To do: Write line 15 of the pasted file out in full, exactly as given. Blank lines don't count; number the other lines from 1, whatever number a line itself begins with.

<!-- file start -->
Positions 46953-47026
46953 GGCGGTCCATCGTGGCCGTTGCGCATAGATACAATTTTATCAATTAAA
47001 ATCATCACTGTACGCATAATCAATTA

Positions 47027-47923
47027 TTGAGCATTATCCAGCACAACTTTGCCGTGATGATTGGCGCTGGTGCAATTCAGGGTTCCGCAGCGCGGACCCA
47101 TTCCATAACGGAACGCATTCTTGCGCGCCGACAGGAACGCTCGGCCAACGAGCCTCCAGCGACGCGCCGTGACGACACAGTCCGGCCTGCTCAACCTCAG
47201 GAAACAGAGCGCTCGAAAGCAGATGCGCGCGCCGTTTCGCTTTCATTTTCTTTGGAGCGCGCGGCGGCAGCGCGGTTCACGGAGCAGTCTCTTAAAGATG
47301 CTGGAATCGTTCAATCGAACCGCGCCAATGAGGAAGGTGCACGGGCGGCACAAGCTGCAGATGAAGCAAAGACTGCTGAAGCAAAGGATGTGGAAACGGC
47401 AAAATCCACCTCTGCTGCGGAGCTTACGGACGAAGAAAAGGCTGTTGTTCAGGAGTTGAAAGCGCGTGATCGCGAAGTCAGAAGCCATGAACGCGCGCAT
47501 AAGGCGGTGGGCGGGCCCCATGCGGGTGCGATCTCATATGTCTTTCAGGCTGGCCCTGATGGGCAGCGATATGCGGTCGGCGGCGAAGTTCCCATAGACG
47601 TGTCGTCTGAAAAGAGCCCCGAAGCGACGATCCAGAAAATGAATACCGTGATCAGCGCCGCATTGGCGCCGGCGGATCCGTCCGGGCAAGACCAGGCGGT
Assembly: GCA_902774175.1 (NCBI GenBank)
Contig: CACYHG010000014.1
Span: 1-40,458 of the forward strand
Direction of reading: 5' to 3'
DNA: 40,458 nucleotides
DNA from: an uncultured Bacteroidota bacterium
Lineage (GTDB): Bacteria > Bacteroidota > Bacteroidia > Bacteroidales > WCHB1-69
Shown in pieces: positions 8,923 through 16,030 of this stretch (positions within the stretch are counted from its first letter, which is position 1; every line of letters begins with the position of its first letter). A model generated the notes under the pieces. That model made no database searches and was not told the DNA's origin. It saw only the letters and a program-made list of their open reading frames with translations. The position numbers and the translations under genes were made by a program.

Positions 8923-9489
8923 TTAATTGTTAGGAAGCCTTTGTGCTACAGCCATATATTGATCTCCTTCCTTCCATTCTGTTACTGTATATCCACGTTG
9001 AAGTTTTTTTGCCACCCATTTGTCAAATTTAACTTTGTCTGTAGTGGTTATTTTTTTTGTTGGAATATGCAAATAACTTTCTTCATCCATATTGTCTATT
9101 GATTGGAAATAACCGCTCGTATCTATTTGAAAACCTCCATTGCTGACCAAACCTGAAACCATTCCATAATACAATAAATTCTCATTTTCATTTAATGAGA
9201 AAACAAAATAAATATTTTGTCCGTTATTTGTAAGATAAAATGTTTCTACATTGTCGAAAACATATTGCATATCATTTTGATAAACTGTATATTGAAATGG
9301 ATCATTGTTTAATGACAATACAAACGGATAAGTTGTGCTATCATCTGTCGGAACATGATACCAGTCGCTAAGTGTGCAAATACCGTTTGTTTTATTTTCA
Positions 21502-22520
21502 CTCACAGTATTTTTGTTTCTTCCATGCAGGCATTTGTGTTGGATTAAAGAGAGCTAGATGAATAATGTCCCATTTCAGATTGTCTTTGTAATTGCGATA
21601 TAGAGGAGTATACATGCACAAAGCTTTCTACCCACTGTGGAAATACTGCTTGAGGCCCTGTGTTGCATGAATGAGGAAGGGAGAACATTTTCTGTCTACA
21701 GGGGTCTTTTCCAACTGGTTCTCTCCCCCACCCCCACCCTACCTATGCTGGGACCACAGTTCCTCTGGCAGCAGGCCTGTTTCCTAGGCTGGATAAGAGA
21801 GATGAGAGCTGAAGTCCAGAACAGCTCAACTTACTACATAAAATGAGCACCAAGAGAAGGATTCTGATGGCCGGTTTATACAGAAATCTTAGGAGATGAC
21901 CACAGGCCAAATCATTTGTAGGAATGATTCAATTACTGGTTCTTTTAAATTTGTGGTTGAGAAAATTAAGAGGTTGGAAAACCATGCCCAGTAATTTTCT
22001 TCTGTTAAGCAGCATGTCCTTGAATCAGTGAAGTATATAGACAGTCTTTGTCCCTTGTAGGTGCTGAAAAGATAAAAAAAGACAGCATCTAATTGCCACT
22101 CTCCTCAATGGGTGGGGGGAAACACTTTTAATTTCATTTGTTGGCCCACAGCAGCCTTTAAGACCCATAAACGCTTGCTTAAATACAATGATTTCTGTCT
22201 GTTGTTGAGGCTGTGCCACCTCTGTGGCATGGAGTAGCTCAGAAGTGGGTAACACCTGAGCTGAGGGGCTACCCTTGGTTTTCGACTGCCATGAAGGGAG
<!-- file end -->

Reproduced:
Direction of reading: 5' to 3'